cover image The Niagara River

The Niagara River

Kay Ryan, . . Grove, $13 (72pp) ISBN 978-0-8021-4222-1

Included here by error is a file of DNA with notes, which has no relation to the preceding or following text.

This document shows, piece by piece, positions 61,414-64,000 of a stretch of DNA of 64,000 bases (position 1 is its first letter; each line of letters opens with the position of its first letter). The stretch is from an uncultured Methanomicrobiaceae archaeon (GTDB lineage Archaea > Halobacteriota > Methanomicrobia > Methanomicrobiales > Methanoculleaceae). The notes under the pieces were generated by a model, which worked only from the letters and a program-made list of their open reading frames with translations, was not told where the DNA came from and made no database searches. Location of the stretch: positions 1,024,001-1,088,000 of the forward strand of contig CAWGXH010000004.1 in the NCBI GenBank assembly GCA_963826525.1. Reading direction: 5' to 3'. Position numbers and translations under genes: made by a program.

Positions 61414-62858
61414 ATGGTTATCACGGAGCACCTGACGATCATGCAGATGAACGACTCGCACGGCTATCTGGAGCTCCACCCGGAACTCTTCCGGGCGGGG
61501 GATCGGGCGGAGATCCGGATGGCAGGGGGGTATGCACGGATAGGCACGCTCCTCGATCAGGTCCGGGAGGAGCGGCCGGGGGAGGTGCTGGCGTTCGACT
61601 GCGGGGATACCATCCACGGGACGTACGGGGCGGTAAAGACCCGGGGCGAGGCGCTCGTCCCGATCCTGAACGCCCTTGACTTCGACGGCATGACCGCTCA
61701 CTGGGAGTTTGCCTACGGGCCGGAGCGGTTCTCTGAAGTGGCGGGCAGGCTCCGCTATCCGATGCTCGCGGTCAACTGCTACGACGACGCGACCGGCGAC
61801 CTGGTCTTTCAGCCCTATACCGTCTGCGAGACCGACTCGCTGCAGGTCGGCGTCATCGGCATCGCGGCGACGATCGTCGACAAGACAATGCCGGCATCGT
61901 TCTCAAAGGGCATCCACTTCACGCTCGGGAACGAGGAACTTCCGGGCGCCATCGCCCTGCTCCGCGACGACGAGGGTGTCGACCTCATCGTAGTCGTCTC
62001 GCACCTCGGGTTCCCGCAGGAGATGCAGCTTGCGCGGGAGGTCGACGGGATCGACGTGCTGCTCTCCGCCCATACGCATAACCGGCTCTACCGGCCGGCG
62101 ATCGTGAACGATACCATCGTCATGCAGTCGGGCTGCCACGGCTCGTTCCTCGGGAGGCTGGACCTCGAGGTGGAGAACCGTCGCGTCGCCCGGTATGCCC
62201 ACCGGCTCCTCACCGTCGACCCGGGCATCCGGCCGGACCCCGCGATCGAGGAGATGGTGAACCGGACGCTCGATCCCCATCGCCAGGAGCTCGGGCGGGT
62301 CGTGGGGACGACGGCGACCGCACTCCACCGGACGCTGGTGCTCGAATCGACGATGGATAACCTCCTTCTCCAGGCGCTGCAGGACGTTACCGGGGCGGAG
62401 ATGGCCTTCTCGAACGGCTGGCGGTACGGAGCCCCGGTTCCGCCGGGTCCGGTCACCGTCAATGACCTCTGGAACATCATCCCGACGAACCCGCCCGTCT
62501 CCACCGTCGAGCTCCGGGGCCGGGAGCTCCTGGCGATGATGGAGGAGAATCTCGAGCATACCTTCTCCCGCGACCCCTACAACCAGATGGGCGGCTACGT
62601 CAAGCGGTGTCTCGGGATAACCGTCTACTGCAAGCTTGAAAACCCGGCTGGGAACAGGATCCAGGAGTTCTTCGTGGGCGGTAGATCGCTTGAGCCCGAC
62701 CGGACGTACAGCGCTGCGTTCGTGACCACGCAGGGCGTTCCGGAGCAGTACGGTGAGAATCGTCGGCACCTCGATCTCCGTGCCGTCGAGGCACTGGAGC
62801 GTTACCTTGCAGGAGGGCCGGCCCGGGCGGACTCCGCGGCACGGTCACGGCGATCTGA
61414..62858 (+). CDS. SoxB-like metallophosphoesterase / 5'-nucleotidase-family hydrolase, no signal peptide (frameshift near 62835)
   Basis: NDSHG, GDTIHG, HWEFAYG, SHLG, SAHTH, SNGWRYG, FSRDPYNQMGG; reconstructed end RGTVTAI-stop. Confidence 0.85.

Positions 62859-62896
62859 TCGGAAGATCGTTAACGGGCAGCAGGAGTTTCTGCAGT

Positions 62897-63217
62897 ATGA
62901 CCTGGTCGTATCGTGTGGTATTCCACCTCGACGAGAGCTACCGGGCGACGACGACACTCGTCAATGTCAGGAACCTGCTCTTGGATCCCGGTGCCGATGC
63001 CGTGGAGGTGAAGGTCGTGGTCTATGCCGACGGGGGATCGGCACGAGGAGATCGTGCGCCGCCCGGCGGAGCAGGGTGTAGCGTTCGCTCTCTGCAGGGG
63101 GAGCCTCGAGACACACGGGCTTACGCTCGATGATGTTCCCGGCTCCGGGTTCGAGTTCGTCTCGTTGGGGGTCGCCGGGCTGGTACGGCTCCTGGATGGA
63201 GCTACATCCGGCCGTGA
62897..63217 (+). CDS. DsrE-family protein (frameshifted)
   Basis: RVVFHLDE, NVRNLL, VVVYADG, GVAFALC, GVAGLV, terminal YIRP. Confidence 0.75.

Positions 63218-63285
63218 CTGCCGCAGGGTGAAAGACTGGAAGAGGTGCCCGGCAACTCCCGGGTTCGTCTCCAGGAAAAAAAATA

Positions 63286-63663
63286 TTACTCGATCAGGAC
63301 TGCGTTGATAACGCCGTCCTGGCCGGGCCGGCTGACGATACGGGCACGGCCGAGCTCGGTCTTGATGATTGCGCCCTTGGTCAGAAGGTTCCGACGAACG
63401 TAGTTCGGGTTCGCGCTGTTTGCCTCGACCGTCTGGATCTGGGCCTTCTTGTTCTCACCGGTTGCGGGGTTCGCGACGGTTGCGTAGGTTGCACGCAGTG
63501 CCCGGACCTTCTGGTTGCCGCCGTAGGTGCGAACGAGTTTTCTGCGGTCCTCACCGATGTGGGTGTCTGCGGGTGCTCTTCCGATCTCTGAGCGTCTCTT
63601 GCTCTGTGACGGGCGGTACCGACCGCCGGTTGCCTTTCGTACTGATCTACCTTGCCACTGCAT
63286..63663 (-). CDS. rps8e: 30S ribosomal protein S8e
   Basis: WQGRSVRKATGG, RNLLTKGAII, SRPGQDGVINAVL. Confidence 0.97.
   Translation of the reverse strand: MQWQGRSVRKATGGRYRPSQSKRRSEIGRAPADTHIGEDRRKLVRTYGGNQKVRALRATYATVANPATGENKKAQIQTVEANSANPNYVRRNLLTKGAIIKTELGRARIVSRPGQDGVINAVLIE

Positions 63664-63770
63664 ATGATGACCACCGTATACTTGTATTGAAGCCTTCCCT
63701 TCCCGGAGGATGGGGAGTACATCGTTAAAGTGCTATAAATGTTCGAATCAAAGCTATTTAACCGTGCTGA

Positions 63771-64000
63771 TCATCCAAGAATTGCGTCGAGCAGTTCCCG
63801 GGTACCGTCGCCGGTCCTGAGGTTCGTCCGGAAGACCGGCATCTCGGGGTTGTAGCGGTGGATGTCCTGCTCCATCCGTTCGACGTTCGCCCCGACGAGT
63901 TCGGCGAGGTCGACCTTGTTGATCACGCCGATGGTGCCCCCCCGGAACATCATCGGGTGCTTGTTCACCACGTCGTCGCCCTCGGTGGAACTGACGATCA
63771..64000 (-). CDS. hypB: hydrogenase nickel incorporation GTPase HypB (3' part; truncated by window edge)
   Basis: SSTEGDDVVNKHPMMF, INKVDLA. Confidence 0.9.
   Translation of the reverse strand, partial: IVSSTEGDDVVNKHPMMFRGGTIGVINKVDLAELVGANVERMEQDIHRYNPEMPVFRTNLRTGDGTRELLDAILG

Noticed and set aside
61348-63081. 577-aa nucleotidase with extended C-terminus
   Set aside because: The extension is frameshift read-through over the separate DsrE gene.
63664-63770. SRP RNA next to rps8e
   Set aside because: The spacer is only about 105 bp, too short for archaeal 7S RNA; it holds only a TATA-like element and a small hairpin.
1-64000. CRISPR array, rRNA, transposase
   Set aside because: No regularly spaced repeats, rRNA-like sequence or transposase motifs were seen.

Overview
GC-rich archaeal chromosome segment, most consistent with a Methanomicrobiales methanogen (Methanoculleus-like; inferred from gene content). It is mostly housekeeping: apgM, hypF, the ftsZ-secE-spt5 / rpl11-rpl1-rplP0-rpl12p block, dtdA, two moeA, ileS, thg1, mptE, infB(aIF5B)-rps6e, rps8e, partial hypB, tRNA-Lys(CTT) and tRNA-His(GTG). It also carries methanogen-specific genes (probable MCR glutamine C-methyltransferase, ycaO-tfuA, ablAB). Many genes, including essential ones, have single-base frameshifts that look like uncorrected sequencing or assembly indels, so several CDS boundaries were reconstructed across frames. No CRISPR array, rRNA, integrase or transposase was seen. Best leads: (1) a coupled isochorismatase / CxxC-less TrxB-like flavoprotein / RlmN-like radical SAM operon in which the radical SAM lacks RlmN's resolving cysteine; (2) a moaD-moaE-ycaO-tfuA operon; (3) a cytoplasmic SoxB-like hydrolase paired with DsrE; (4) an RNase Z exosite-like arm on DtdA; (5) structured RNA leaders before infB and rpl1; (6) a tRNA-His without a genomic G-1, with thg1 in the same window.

In two or three shifty sentences per short-lined poem, Ryan brazenly questions the extent to which we are in control of, and thus responsible for, our own and others' suffering. Her work, in this sixth collection, operates in an American tradition stretching from Dickinson through Stevens and Frost to Ammons and Bronk, where fidelity to the natural world works as a scrim for staging such self-exploration. Observing how we tolerate (and even invite) all kinds of limits on relationships and growth, the poet, over the course of 60-odd short lyrics, charts the false progress of cultivation: "we keep on making / the best of it as though/ ...our garden/ could be one bean/ and we'd rejoice if/ it flourishes, as/ though one bean/ could nourish us." As a group of friends float toward the inevitable falls, the Niagara River becomes a metaphor for arrogance in the face of greater forces: "we do/ know this is the/ Niagara River, but/ it is hard to remember/ what that means." Action, here, is more a way of heading off inevitable loss than claiming agency: "It's/ like some form/ of skin's developed/ in the air/ that, rather/ than have torn,/ you tear." Empathic and wryly unforgiving of the human condition, the poems are equal parts pith and punch. The effect is bracing. (Nov.)